It is a genuine pleasure to follow the maiden speech of Preet Kaur Gill. Many Members in this House will have incredibly fond memories of her predecessor, who was not only a lady of incredible principle, but a lady with an irrepressible and irreverent sense of fun. She will be greatly missed on both sides of the House. The hon. Lady said her predecessor was a great advocate of Labour values, but I have to say that she was also a great advocate for national independence and the role of this Chamber in our national life. For those reasons, she will be missed especially by many of us on the Government side of the House.
When the hon. Lady was speaking, I was thinking whether I could possibly find any linkage between my south coast constituency of Bournemouth West and her midlands constituency of Birmingham Edgbaston, but then she mentioned J. R. R. Tolkien and something in her constituency that inspired him to write. Of course, Tolkien did much of his best writing from the Miramar hotel in my constituency, and I hope that that has established some sort of link between us.
I also pay tribute to the hon. Lady for what she said on mental health, something that is profoundly important to many of us in the House, and particularly those of us who have had family members who have been severely affected by different mental health conditions over the decades. If the hon. Lady carries on in the vein in which she began this afternoon, she will find a warm hand to meet hers across the aisle in this Chamber. She made an excellent maiden speech, and she has shown early promise that she will be a worthy successor to Gisela Stuart.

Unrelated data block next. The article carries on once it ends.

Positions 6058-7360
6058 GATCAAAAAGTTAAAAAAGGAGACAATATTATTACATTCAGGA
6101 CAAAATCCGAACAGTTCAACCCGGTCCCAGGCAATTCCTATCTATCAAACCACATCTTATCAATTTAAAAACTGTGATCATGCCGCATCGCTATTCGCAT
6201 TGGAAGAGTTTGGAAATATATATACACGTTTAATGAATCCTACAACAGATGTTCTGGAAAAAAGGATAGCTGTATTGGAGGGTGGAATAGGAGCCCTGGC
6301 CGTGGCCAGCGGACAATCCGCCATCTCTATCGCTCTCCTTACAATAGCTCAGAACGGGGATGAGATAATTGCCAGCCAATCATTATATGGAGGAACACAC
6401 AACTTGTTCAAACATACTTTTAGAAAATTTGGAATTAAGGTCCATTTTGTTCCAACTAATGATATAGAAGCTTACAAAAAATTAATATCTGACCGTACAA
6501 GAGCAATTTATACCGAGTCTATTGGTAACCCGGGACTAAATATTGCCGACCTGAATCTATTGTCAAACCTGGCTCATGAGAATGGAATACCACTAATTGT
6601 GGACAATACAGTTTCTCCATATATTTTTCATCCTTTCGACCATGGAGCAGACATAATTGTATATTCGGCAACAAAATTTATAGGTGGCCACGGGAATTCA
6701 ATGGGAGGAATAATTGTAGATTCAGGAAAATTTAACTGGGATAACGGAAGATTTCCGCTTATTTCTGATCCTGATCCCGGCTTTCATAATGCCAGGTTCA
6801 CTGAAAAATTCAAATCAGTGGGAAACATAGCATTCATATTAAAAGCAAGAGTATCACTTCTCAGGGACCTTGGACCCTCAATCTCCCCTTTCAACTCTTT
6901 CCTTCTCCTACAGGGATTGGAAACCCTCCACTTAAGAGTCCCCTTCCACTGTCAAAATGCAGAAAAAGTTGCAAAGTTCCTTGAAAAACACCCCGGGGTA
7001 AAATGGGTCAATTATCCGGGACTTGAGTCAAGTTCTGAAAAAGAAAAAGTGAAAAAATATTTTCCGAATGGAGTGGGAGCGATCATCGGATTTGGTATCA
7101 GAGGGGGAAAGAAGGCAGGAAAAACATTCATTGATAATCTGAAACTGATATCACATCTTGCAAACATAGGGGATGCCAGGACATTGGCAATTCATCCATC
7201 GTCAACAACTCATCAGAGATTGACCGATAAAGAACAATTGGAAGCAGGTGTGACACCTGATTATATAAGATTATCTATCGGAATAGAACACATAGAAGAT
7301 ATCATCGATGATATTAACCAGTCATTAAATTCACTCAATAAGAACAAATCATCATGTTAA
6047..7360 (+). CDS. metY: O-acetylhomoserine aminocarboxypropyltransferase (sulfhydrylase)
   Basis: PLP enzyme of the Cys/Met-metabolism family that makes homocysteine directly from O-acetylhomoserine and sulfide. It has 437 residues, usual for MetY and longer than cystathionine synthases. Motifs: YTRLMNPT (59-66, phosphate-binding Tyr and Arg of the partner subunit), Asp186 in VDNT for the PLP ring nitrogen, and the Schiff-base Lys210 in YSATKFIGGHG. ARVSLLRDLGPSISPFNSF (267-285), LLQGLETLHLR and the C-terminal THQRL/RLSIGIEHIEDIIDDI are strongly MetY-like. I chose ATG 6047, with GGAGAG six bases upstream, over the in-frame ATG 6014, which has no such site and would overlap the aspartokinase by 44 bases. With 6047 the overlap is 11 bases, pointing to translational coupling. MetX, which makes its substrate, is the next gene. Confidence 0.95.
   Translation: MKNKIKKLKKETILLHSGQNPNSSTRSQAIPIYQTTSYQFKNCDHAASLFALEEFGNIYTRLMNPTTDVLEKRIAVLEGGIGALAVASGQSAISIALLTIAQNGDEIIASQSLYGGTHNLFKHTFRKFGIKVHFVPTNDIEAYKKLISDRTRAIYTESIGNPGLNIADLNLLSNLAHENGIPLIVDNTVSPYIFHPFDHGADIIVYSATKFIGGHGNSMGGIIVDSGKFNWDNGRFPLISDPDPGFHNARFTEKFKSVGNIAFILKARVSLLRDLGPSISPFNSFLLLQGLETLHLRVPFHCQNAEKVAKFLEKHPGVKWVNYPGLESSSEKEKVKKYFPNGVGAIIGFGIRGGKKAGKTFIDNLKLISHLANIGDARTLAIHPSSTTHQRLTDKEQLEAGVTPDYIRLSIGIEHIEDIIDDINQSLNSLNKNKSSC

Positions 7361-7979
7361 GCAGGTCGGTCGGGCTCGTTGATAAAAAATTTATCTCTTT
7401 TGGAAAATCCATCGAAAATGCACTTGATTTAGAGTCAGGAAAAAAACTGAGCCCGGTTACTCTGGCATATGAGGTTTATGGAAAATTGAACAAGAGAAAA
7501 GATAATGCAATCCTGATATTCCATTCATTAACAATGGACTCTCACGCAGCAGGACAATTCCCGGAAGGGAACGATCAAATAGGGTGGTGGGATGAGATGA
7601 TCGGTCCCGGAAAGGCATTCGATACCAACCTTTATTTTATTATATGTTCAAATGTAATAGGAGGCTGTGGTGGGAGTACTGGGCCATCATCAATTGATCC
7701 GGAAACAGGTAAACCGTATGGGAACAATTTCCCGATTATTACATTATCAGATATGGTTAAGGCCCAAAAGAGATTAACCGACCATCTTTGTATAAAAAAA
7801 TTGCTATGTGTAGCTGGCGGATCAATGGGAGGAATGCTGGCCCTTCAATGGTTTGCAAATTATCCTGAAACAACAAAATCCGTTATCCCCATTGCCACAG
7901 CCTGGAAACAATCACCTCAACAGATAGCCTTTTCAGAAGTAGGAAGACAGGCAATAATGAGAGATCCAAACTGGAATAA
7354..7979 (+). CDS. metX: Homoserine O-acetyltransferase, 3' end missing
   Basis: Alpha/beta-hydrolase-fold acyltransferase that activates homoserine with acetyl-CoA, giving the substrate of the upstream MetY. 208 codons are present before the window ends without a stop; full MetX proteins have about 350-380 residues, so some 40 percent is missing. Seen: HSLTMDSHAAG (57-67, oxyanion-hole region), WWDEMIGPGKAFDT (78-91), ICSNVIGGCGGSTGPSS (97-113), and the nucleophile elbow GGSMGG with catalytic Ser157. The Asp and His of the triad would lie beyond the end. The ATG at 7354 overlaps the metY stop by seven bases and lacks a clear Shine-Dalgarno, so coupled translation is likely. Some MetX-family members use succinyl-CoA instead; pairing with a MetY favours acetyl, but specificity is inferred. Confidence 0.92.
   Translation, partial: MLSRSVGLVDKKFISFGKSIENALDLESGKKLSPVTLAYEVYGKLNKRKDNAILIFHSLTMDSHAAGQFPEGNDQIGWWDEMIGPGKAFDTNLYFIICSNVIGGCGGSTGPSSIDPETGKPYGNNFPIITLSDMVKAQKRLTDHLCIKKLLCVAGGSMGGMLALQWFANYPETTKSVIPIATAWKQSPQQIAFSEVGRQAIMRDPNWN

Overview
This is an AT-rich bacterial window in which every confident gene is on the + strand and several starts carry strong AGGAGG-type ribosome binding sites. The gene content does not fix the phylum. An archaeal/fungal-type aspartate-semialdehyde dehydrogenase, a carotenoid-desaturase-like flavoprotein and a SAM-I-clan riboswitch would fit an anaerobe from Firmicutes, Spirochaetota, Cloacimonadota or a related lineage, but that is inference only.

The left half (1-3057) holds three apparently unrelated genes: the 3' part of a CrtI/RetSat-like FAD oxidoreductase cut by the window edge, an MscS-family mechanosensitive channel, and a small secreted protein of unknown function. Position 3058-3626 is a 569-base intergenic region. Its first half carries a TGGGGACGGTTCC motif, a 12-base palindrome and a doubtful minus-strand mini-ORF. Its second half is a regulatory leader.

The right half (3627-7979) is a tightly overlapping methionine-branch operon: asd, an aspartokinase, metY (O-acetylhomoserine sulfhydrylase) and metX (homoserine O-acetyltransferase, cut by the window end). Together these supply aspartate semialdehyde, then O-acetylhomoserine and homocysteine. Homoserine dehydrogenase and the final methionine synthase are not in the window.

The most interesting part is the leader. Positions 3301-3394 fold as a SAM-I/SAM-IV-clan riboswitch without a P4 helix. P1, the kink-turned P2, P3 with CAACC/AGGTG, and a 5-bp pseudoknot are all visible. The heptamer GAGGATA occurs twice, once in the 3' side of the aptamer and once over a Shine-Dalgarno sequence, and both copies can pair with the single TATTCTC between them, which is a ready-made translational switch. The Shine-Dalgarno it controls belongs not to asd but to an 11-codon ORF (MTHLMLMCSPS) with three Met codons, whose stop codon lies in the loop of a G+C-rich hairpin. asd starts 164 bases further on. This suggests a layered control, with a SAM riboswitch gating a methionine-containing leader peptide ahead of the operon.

I have two universities in my constituency, Bournemouth University and the Arts University Bournemouth. They add enormously to the area I serve. They provide economic growth and social enrichment, as well as personal development for those who attend them. They are at the heart of the constituency I serve. Only last night, I had the vice-chancellor of Bournemouth University and Professor Keith Brown from the National Centre for Post Qualifying Social Work downstairs in the Churchill Room, doing an event to highlight the financial scamming of vulnerable people. In a week’s time, I will be going to the Bournemouth visual effects conference, to which people will come from around the world—people from Disney and others—to see the projects undertaken by young people in the competition there.